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And so the day came. Clutching my blue open water guidebook in one clammy hand and a freshly picked mango in the other, I walked into B&J feigning self assurance to the best of my ability – fake it until you make it has succeeded me in my professional life, so I don’t see why it wouldn’t stand in the face of fear this time around. A brief first morning of theory in the B&J classroom and we were fast in the swimming pool trying out our equipment, so fast in fact that my nerves forgot to come along. Perhaps it was the fact that my instructor James got me feeling very safe from the get go, or was it all the Britishness around me? I think I was too busy drinking James’s every word to think of my own state of mind. Whatever it was, in the blink of an eye I was underwater with as much ease as one can have trying to be neutrally buoyant for the first time with an alarming quantity of outlandish equipment on my back, having the time of my life, and the least worry in the world.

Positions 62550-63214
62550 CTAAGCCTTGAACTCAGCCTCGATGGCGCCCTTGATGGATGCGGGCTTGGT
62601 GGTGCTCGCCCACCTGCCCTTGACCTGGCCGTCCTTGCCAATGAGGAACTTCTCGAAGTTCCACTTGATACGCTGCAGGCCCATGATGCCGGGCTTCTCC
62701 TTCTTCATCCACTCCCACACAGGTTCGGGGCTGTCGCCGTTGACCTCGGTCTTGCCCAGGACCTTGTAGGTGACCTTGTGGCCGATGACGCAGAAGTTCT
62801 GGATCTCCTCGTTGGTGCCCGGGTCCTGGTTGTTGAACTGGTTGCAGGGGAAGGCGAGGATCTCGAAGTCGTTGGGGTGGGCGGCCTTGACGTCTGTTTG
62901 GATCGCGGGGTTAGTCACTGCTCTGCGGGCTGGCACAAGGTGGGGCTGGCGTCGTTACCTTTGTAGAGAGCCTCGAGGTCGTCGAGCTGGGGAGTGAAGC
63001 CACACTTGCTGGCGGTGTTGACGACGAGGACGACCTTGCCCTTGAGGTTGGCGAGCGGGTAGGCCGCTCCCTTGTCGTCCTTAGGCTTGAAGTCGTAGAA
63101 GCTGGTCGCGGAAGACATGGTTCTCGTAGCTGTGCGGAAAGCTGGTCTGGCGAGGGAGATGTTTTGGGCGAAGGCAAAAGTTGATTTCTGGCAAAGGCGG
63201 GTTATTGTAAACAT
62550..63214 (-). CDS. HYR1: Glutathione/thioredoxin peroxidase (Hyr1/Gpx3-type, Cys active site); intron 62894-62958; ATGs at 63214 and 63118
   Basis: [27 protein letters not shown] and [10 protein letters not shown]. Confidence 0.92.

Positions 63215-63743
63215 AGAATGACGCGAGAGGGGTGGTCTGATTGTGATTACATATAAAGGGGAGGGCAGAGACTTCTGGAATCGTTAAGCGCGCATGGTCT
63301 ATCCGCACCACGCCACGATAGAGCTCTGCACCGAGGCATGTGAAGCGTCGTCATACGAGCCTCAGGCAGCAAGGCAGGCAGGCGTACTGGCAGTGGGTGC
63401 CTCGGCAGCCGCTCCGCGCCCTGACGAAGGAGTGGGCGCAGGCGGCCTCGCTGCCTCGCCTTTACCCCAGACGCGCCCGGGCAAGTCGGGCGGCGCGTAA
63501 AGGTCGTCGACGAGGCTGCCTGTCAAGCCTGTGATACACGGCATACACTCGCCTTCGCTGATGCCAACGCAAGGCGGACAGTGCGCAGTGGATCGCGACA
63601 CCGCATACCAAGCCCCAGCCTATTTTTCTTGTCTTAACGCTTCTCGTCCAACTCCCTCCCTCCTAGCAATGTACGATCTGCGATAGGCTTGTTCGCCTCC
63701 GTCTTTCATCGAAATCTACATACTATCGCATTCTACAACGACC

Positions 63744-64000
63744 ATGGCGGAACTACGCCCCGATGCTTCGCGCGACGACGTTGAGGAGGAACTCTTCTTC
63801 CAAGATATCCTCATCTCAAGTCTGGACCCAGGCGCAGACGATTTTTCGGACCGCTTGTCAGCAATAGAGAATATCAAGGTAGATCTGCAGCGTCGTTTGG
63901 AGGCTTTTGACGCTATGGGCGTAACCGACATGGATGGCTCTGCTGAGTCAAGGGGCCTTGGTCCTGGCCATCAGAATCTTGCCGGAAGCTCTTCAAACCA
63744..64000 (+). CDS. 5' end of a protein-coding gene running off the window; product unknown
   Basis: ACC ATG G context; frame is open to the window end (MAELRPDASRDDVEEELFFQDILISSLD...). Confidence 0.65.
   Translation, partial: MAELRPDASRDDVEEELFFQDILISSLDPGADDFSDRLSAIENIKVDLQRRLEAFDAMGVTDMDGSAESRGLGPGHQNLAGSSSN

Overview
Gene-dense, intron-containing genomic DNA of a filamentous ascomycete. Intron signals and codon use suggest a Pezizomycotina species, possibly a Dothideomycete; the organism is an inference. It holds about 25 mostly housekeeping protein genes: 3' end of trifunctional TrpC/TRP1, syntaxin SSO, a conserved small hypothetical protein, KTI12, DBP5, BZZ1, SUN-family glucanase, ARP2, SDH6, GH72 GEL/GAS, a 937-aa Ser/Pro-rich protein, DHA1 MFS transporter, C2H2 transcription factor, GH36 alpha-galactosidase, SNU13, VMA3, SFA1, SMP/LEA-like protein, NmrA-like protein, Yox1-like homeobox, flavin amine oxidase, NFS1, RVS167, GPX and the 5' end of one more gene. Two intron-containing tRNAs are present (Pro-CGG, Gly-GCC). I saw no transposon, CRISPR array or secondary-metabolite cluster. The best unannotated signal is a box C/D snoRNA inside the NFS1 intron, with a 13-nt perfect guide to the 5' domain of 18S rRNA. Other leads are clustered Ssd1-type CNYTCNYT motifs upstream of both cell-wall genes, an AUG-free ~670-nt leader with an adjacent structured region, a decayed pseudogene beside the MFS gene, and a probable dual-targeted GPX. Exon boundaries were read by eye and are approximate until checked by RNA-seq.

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The next morning, James announced that it was time to take it to the sea and that’s when it hit me, once I shushed that little voice inside me who briefly said ‘dafuq you doin man’ and followed the rope down to the bottom like a very brave girl. That’s when I understood. How calm it was under the waves. How strange and magical and eerie and amazingly wonderful this underwater garden was. And unlike snorkelling where I just felt like a mere observer from above, I was now a visitor in my own right to this fabulous supernatural enchanted forest. To this unexpectedly soothing place I never knew existed.

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My fear of open water diving was based mostly on ignorance and I am so so glad I took the leap. I’m not saying that I’ll be jumping out of a plane tomorrow morning, but I’m feeling all sorts of amazing right now and I want to high five myself a little bit. So. Yey!

Have you done something scary recently? I would love to hear!

One thought on “The Great Leap

  1. Pingback: A year of travel in review | Mostly Amélie